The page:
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Trouble With Sewing Machine After Bending Needle

I have a broken sewing machine question. I have a pretty old Janome sewing machine that was recently handed down to me from my mother. It's a beautiful old thing and I had it serviced and the repairman said to hang on to it because it's an excellent machine.


Well I fear I have ruined this excellent machine. I'm a beginner at sewing. I was making a purse with wadding inside it and trying to sew up the edges (4 pieces of fabric and two thicknesses of wadding).

I recently discovered the fancy settings on it that let me do beautiful zigs and zags and interesting combinations of stitches. I chose a setting that was lots of small stitches together, then about every 5th stitch a bit mountain/zig zag. I got about 2cm up the side of the purse and obviously it was too thick for the machine/needle/thread/tension (???I have no idea) and the needle bent. I removed the needle and replaced it, but now it keeps unthreading when I sew and is making a not so nice noise.

I just spent $200 getting it repaired and serviced. Is there any way I can fix this myself? or should I just take it straight back to the repair shop? I know that the repairman did a good job of fixing it last time and am pretty sure this is just my incompetence on the sewing machine that has caused the problem. Needless to say I'm devastated, as I have just discovered sewing and spend most nights doing just that, sewing! What an incredible craft it is.


Any thoughts or suggestions are very, very welcome.

By Fiona from Sydney, Australia

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April 9, 20110 found this helpful

Even if you bent the needle and replaced it, that may not be your problem. You might have a buildup of lint around the bobbin case, and that is why the thread won't stay in the needle when you try to sew.

Or if that's not your problem, maybe when the needle bent, it might have thrown off the timing of the sewing machine. If you have to take it into the sewing machine shop, I don't believe that you'll be charged a second time for a repair since you've already paid out all that money to have it fixed the first time.

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April 10, 20110 found this helpful

Since you sound like you are a beginner sewer it might be to your benefit to take your machine and go take a class. It will teach you about the stitches and thicknesses you should and should not use with your machine.


The repairman you used might even take the time to sit down and give you a few lessons. Have fun with your heritage from your mother.

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April 10, 20110 found this helpful

Ok, thanks for your feedback and thoughts. I think a lesson is an excellent idea. MCW your comment about the timing resonated. I since used my machine and it now is stitching straight stitches, but none of the 'fancy' settings work. I'll take it back to the repairman. : )

Thank you very much.

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April 12, 20110 found this helpful

I am with MCW, you probably threw off the timing, just make absolutely sure you have it threaded properly and that there is no part of a broken needle in your bobbin case. I used to work at a Singer's store and so many times when people complained, it was something very simple like threading the machine correctly.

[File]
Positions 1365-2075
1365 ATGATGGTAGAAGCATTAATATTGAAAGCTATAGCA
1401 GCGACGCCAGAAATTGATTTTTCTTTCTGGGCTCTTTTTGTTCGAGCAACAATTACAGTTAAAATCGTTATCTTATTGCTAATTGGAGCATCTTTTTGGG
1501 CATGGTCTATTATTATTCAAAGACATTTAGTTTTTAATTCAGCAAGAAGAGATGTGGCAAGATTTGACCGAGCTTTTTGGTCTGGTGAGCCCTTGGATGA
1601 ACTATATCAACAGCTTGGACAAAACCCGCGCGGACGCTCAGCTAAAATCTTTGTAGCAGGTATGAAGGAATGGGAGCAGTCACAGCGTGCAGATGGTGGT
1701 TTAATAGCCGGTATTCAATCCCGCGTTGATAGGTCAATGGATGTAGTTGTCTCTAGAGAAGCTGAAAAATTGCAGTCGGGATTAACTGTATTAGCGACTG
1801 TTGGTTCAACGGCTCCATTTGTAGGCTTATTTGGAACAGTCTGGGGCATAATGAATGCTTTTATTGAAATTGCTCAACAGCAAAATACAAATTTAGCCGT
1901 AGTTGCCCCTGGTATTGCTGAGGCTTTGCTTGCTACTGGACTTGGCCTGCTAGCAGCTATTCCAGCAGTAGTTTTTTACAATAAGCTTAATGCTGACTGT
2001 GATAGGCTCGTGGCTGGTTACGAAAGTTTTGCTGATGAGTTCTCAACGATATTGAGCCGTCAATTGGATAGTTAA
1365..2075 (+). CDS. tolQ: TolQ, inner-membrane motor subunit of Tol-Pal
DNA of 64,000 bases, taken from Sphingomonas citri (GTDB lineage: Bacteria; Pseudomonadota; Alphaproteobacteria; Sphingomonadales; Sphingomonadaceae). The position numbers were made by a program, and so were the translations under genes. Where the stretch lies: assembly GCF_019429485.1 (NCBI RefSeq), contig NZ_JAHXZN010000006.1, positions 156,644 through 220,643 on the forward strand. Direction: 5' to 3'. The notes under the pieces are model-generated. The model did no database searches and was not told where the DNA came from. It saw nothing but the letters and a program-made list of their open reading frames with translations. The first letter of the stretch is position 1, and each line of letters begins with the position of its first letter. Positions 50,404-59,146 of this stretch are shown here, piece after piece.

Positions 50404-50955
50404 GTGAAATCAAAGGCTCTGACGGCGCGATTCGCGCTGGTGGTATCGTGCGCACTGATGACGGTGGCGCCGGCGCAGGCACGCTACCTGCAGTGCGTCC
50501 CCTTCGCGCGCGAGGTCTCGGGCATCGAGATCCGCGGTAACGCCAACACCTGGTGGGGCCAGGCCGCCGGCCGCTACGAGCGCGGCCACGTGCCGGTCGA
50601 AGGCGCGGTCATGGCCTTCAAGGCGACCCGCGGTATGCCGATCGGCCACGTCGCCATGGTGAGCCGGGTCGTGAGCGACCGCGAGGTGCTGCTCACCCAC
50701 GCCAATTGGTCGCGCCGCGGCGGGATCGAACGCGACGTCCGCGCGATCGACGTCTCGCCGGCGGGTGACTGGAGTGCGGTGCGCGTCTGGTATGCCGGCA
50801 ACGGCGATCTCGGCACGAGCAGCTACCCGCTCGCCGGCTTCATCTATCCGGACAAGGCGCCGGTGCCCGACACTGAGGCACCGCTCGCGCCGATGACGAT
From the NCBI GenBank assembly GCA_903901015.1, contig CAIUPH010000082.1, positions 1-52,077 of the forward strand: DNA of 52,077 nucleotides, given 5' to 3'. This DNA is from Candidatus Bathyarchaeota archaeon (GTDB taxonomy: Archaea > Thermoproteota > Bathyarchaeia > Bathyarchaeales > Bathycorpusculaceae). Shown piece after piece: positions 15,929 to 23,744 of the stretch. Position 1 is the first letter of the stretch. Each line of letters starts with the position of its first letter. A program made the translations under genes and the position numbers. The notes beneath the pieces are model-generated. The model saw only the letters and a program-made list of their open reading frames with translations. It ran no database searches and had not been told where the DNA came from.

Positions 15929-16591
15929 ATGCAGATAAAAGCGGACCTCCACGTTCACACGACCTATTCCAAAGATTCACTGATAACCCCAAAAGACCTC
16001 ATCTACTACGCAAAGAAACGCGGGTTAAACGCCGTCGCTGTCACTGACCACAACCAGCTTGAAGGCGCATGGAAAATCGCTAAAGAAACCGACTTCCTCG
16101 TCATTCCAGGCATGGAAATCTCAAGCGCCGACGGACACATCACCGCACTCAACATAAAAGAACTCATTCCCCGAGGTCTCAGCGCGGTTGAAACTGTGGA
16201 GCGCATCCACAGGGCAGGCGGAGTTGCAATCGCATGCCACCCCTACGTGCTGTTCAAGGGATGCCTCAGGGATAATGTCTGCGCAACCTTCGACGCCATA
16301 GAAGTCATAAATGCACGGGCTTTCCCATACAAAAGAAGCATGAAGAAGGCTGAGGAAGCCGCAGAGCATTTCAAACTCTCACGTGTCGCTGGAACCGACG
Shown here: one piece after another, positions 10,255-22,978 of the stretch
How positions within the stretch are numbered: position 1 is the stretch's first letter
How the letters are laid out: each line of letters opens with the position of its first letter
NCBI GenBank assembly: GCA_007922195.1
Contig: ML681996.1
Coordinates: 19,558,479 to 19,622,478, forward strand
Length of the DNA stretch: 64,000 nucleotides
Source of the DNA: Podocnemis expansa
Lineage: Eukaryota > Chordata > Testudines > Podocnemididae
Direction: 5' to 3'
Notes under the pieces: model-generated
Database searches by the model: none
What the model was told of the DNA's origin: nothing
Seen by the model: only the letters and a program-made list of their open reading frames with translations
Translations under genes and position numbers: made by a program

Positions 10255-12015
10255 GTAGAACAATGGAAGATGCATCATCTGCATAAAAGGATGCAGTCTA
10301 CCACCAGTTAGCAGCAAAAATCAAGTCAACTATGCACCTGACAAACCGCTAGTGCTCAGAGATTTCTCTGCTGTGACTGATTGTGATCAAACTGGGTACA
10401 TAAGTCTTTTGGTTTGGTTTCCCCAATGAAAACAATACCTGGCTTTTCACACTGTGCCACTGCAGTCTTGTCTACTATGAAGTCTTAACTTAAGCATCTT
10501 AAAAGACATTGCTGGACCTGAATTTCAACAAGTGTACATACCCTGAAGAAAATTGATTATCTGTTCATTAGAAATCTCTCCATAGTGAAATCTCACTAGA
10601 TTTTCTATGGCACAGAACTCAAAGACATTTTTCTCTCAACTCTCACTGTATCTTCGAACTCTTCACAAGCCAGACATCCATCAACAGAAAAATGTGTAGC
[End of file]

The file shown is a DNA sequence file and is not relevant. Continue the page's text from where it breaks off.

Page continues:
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April 12, 20110 found this helpful

Even experienced sewers throw their timing off and bend needles. Some of us frequently. It does sound like the timing is off. That is fixable by a knowledgeable repairman.

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December 5, 20140 found this helpful

You have a good machine, but it is a dressmaker not an industrial machine. You may have a bent shaft, timing out of wack and so so many other possibilities. If you are a beginner or not unless you know what you're doing, the worst thing any one can do is to take a sewing aching apart! Just go back to where you had it recently worked on and ask if they would take a look at why it's running poorly. If they are a reputable sewing machine service business, I doubt they will charge you at all unless a part is broken and you have to buy a new part.


If you could take a sewing class, to learn the basics in sewing and machine care, you would learn important tools in sewing you will use forever. Don't use heavy weight fabric on a dressmaker machine ever, ever. Guaranteed to ruin it. Stay with lite to med weight fabrics and use the correct thread of course. If later on you can, buy something like a Singer straight stitch machine, they are good strong work horses. Enjoy sewing, you have a great machine to use.

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January 22, 20170 found this helpful

When working with thick fabrics you will need a walking foot which is used in machine quilting and you need a heavy duty needle. You can look in user manual for which needle is good for which fabrics.


Some sewing machines are not cut out for thick fabric & quilting, most machine quilting and thicker fabrics need the heavy duty brand of choice. You can also find free info on line and youtube

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